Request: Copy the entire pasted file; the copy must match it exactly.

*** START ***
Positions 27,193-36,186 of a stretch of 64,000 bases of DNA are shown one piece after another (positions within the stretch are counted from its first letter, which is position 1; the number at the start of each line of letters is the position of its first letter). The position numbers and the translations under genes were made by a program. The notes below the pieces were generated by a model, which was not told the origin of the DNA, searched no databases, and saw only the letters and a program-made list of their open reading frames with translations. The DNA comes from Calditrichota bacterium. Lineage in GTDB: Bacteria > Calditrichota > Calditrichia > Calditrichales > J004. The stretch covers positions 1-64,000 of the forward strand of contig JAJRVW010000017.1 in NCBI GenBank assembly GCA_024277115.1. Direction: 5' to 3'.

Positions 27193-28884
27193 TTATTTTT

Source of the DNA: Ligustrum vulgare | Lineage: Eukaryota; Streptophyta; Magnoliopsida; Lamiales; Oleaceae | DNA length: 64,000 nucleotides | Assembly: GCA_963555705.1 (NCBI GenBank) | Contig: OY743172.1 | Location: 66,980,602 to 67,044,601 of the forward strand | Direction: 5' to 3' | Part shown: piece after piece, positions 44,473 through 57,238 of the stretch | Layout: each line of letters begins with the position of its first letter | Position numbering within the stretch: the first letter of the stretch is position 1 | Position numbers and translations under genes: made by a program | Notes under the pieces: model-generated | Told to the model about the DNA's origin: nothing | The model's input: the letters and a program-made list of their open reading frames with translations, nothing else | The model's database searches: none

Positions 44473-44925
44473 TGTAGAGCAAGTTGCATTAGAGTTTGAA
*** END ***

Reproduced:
Positions 27,193-36,186 of a stretch of 64,000 bases of DNA are shown one piece after another (positions within the stretch are counted from its first letter, which is position 1; the number at the start of each line of letters is the position of its first letter). The position numbers and the translations under genes were made by a program. The notes below the pieces were generated by a model, which was not told the origin of the DNA, searched no databases, and saw only the letters and a program-made list of their open reading frames with translations. The DNA comes from Calditrichota bacterium. Lineage in GTDB: Bacteria > Calditrichota > Calditrichia > Calditrichales > J004. The stretch covers positions 1-64,000 of the forward strand of contig JAJRVW010000017.1 in NCBI GenBank assembly GCA_024277115.1. Direction: 5' to 3'.

Positions 27193-28884
27193 TTATTTTT

Source of the DNA: Ligustrum vulgare | Lineage: Eukaryota; Streptophyta; Magnoliopsida; Lamiales; Oleaceae | DNA length: 64,000 nucleotides | Assembly: GCA_963555705.1 (NCBI GenBank) | Contig: OY743172.1 | Location: 66,980,602 to 67,044,601 of the forward strand | Direction: 5' to 3' | Part shown: piece after piece, positions 44,473 through 57,238 of the stretch | Layout: each line of letters begins with the position of its first letter | Position numbering within the stretch: the first letter of the stretch is position 1 | Position numbers and translations under genes: made by a program | Notes under the pieces: model-generated | Told to the model about the DNA's origin: nothing | The model's input: the letters and a program-made list of their open reading frames with translations, nothing else | The model's database searches: none

Positions 44473-44925
44473 TGTAGAGCAAGTTGCATTAGAGTTTGAA